"Do you eat pepper?"
Translation:¿Tú comes pimienta?
Why wouldn't the answer be "tu comes pimiento? " Apologies, I realize I dont have the punctuation correct.
pimiento is a contable noun, so you should use the plural in this case (pimientos). Also, it is likely that Duolingo was thinking about pimienta (the seed condiment that makes people sneeze) instead of pimiento (any of the fruits in the same group as green peppers, habaneros, jalapeños, etc...)
Andreas and Michelle, see Ryagon's second answer below, and yes it is certainly fine to ask if someone eats pepper in their food. Perhaps you heard they had allergies to some spices, and you're cooking for them! Also, when Duo gives you another acceptable way something is said, don't take it personally; we need to learn the different ways we may HEAR it spoken.
Or, as someone in this thread mentioned, it could be counted wrong if you pair the formal "you" with the wrong conjugation of the verb. You can learn a lot by reading the comments, because Duo doesn't teach "why," or grammar reasons, just useage.
BTW, the difference between the use of tú and usted/ustedes is not "proper" and "improper," but "familiar or casual" use, and "more formal, respected, or polite" use, as you may say to a teacher, someone older than you, someone you are meeting in a polite setting. Hope that helps.
Pimienta - pepper, the black/white seasoning
Pimiento - pepper, the red/yellow/green vegetable. (in some parts of the world also the seasoning)
I don't understand why it gave me the proper form of "you" when apparently the improper form works just the same. It asked me the same question earlier using the improper form. I don't get why it decided to use that against me. I understand that it's a different way to say it, but both answers should work. It's a weird question anyway because whenever you ask somebody something like this, you pluralize the word pepper into peppers.
You mixed a plural pronoun with a singular verb conjugation. Either try "Usted come" or "Ustedes comen".
Since it is a question, shouldn't it always be "comes tu'"? DL said either "tu comes? " or "comes tu?" is correct
When i first looked at this question i thought it said "Do you eat paper?" Lol
It should be "usted come" or "tú comes" (or any of the other ways to say "you" in Spanish). "Usted comes" is ungrammatical.
The preferred translation says "¿Tú comes pimienta?" for me, but that might be different if you're on mobile.
So why is "pimenton" accent on o. given to me as the correct answer. Surely that's paprika. I know it could have been either pimento or pimenta depending on meaning.
Pimentón can refer to both the powder (paprika) and the fruit (bell pepper).
Also don't forget the second 'i' in both pimiento and pimienta.
I'm a little confused about the tú in ¿Comes tú pimienta? I read it as "Do you eat your pepper?" but I'm sure I'm missing something.
I originally wrote ¿Comes la pimienta? to signify all peppers. I've seen this in the phrases like ¿Comes el pan? Can someone help explain why this is different?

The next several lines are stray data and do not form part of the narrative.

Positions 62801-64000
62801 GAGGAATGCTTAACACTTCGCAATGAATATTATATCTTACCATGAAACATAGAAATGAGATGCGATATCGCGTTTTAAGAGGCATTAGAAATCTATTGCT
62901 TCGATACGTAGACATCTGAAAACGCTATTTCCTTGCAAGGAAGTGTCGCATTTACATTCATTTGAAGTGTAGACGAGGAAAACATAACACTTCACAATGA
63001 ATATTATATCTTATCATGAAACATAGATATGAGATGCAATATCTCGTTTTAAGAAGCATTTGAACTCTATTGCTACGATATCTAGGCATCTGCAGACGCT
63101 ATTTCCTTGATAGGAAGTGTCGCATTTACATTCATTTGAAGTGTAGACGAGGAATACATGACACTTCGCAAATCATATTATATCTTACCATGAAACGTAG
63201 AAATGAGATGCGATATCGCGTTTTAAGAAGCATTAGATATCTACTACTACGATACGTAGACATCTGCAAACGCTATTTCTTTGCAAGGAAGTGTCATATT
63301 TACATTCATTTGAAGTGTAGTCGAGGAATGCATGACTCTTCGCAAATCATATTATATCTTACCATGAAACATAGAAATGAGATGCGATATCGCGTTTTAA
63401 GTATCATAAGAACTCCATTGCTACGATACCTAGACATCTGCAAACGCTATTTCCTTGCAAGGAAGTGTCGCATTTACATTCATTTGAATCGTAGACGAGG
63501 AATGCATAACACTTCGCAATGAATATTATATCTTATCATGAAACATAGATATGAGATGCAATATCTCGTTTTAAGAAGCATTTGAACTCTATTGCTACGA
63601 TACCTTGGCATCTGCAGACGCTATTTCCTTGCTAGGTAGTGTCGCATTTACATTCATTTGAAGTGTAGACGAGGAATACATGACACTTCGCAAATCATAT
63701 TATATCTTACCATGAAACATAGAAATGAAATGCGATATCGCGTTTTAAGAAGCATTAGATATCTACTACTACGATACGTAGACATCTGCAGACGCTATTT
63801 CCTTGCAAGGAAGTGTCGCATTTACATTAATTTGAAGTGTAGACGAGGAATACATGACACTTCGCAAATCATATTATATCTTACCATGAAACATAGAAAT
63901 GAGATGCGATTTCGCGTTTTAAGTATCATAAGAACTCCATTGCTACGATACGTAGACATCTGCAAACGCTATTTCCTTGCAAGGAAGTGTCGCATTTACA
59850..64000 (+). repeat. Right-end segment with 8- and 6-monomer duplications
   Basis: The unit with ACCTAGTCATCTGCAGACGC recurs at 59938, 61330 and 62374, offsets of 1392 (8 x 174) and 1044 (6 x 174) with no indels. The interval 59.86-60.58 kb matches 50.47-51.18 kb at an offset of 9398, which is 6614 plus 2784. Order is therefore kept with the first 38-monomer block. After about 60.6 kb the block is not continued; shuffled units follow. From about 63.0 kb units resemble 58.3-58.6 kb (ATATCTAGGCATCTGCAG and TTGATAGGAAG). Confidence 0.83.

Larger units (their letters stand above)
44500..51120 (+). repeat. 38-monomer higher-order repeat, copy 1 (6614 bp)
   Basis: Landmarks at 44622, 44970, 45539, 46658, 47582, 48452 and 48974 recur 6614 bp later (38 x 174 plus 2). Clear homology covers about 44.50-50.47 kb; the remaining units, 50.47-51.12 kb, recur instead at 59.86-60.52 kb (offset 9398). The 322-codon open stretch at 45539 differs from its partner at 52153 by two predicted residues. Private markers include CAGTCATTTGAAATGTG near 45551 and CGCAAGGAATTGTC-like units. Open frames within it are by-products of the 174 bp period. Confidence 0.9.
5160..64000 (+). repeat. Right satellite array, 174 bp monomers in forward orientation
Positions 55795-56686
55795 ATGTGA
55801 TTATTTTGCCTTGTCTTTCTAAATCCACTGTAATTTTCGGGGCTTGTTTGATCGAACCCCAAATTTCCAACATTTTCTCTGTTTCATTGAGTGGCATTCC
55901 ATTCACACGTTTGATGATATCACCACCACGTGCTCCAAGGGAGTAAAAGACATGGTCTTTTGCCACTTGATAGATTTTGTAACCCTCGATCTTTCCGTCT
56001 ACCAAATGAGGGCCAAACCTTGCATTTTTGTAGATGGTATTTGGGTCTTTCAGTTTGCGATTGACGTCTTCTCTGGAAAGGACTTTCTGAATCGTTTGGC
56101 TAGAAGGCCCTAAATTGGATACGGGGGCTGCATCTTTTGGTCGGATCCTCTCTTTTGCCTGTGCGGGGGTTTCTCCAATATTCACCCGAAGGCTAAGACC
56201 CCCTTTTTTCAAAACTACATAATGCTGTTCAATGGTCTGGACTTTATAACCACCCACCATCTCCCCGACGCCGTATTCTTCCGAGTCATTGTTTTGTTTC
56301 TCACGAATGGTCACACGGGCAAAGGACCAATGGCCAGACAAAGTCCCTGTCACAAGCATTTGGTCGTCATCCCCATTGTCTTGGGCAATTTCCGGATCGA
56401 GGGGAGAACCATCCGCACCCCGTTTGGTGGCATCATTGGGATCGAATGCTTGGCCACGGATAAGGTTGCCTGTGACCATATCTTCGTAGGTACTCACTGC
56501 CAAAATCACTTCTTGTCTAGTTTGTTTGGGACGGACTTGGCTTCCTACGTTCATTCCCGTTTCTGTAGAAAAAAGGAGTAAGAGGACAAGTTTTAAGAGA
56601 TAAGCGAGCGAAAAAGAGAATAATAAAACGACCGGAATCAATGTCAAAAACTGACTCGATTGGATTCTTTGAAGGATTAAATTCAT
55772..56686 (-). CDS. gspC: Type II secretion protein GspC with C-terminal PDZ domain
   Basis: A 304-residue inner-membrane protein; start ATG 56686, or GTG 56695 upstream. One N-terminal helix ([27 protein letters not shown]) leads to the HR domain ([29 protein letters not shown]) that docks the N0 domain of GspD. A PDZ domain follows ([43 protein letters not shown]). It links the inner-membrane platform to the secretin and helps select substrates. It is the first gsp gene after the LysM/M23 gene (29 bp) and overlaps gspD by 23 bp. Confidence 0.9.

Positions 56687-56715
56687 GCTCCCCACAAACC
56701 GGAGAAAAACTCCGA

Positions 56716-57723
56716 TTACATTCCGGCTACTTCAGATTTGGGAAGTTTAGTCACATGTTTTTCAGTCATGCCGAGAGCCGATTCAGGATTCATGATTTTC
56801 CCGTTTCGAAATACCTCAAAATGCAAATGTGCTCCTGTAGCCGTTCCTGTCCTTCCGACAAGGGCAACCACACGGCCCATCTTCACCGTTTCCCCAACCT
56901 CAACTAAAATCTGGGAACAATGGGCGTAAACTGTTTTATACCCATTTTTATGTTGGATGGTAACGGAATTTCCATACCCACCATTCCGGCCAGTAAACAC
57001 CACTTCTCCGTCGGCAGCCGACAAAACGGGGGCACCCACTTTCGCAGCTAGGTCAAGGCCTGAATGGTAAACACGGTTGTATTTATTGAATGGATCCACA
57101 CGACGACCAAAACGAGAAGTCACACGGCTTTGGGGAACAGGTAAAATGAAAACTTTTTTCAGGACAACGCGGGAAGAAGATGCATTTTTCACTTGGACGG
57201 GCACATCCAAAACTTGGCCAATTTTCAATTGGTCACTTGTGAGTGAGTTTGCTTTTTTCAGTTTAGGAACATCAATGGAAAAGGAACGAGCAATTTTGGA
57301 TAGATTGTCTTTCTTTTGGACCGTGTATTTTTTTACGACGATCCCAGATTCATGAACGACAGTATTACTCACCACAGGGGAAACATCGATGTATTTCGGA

You have to note the difference between tú, which is the subject pronoun "you", and tu, which is the possessive adjective "your". There's no difference in pronounciation, but in writing, the accent is important. Generally, you should avoid putting a tú in the second position of a question for just that reason. "¿Tú comes pimienta?" is much less ambiguous. Or just leave tú out altogether.
It seems a bit odd to me that "¿Comes el pan?" is supposed to refer to "bread in general". I only read it as "Are you going to eat the bread?", referring to a certain portion. Usually that "general meaning requires definite article" thing only accounts for the subject of a sentence, and only if it refers to all of that subject, as you already said. (Or rather, the concept of that subject.) But that would be weird, since it's pretty impossible to eat all the bread or all the pepper in the world. (It would not be about eating a little of all the different types of bread/pepper, but all of it.)
So, yeah, long story short, "Do you eat bread/pepper?" should only be translated as "¿Comes pan/pimienta?" No article.
How do you verbally pose this as a question without solely relying on voice inflection implying it's a question?
Without inflection doesn't this literally translate to "You eat pepper."
"How do you pronounce something without using your voice?" :)
Yes-or-no questions are usually formed with raising the pitch of your voice towards the end of the sentence, like in English. You do it in English, too, otherwise you couldn't distinguish "You eat pepper" from "You eat pepper?"
I agree raising the pitch is common in English to imply a asking question is being asked.
What I'm asking as in English we also use sentence structure to differentiate statements from questions. You can state "You eat peppers." or ask "You eat peppers?" However we also can so "**Do"" you eat peppers?"
I was asking if in Spanish questions are formed in the latter example or if it's most commonly done through voice inflection. So far on Duolingo the fast majority of questions have relied on punctuation and raising voice pitch which is why I ask if this is the standard or if like in English we can use particular vocabulary that explicitly poses a question
That's the standard. Spanish yes-or-no questions use the same word order as statements, which is mostly SVO. You can put a question in a different word order if you want, but you can do the same with statements as well:
- ¿Tú comes esta manzana? = ¿Esta manzana la comes tú?
- Tú comes esta manzana. = Esta manzana la comes tú.